During the pandemic and other current world crises, many artists have lost their inspiration. (Courtesy Alice Dietrich/Creative Commons)

During the pandemic and other current world crises, many artists have lost their inspiration. (Courtesy Alice Dietrich/Creative Commons)

I’m terrified that 2020 has killed my creativity

Some of us need time to process the year’s traumas before making art

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This has been, without a doubt, the least creative year of my life. And it’s really messing with my sense of self.

I’m not good at a whole lot, but I am very good at creating cool stuff. Amongst other things, I’ve had three books published, founded an award-winning arts & culture website, had my work translated into four languages, written weekly columns for three Bay Area publications, been paid to travel the world and write about it, did a live late-night show focusing on local talent, made a satirical web series about San Francisco, and created and hosted my own travel TV show on the Independent Film Channel. I’m not just creative, I’m prolific – I put out multiple new projects every year.

And in this, the year of our lord must be crazy, 2020, I haven’t done shit.

It’s not from lack of wanting to – creating things brings me immense joy – it’s that I just haven’t felt very capable of it. And I had a lot of plans for this year too, including launching a new website and filming a second season of my web series, Shaky Ground. When the pandemic destroyed my income, those things flickered into the darkness. As you can imagine, all this made a difficult year even harder, especially when I see so many other really talented people creating brilliant new work.

The whole thing has me beginning to wonder if I’ve lost the touch, if my magic has run out. For someone who creates for a living and defines themselves by their creative output, there are few scarier feelings. It borders on an existential crisis.

It appears though that I’m not alone.

A few weeks ago, I tweeted “2020 has been the least creative year of my life. Like I just don’t feel very capable of creating. Is anyone else in this boat too?”

And the replies were astounding. Dozens of other people who also create for a living responded that they felt exactly the same way. People whose work I loved and respected were also stuck in the same uninventive morass. It was a small relief knowing I’m not the only one wondering what the hell they were doing with their lives.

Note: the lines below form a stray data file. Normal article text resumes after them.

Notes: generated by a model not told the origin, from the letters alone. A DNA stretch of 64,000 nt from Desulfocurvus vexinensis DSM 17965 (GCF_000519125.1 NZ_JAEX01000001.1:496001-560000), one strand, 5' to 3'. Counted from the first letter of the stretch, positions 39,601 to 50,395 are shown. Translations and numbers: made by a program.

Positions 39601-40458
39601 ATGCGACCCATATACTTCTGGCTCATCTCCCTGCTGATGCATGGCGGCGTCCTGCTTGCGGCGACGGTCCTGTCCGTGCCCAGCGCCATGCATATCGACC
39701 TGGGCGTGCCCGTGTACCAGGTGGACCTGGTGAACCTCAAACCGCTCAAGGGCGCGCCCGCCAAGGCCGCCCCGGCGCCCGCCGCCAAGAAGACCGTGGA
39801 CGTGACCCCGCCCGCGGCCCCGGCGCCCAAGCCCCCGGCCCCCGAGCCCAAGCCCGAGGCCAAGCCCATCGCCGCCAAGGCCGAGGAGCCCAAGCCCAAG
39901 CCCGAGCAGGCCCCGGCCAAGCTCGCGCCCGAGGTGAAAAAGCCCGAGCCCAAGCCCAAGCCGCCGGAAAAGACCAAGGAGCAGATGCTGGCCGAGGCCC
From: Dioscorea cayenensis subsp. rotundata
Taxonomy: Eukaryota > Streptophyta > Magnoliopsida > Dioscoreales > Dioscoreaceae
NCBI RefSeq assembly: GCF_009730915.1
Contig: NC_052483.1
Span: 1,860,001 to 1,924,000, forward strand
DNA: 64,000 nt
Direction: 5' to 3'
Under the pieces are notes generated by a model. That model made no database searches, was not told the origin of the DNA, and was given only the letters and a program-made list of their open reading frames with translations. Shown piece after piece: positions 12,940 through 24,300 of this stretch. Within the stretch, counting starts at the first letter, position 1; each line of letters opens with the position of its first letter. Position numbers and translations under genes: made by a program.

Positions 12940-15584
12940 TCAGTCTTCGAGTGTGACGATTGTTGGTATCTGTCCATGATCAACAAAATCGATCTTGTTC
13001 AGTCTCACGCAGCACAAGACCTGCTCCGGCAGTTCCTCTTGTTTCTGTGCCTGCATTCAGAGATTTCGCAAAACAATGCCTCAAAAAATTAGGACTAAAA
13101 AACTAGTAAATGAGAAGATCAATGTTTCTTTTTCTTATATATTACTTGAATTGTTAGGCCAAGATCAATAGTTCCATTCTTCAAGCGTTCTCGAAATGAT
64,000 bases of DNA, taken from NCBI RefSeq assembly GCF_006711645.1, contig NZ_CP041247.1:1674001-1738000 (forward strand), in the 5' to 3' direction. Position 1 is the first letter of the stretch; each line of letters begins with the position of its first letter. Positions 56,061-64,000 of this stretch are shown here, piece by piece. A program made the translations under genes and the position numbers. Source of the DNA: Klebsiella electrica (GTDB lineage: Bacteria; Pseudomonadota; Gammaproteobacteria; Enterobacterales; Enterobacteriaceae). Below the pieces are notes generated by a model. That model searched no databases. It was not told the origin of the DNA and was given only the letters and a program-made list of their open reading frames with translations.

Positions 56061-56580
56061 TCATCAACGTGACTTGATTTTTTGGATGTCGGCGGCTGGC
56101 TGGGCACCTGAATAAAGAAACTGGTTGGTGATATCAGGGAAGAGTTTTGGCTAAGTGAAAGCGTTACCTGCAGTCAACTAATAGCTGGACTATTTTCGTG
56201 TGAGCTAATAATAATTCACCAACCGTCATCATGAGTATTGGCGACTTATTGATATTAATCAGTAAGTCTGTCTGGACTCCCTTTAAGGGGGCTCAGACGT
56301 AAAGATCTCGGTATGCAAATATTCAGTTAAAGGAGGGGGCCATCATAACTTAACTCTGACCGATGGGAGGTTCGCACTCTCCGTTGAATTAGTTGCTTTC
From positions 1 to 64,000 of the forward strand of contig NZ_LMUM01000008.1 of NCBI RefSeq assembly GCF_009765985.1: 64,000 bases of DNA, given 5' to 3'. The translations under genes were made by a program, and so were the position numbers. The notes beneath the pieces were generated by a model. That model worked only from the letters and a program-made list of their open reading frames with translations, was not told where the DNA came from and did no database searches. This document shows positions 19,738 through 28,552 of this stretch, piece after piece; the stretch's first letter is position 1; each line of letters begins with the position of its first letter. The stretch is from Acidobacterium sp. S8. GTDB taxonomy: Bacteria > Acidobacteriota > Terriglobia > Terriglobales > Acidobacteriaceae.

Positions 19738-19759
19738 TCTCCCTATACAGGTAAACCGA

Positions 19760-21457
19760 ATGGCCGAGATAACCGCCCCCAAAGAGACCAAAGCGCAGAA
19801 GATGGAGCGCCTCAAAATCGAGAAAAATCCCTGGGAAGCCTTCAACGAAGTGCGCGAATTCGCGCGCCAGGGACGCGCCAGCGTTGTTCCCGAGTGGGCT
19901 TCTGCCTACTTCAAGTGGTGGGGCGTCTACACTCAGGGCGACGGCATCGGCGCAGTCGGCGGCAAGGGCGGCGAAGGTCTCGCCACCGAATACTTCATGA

My friend Alex Leviton, who was my mentor back when I wrote for Lonely Planet, said the thing that finally helped ease my despair. She responded, “This year isn’t about finding or making meaning. It’s all about gaining meaning. Trauma makes us hella creative. Just not while we’re in it.”

And that’s it. She nailed it. Some of the best art in the world has come out of traumatic experiences, but that art is usually created afterward, as a way of processing what happened. And 2020 has been incredibly traumatic. From a deadly global pandemic, to a nasty election, to the loss of so many jobs, to the president cheering on white supremacists as they march through our streets, nobody is coming out of this year without some scars.

Hopefully, those of us who use our minds and bodies as conduits to create meaning will be able to take those scars and create beautiful, powerful things. Some people have taken up more useful ways to channel their creative hibernation, like baking and buying lots of plants, while others have lost themselves in Netflix, video games or books. But once we get through this, whenever that is, I predict a renaissance of words, art, music and film, expressing all the loneliness, anger, frustration, and hurt that people couldn’t quite figure out how to express while going through it.

Sending you love and solidarity in these truly shitty times.

Make sure you vote early.

Stuart Schuffman is a travel writer, TV host and poet. Follow him at BrokeAssStuart.com and join his mailing list at http://bit.ly/BrokeAssList. His column appears every other Thursday. He is a guest columnist and his point of view is not necessarily that of the Examiner.

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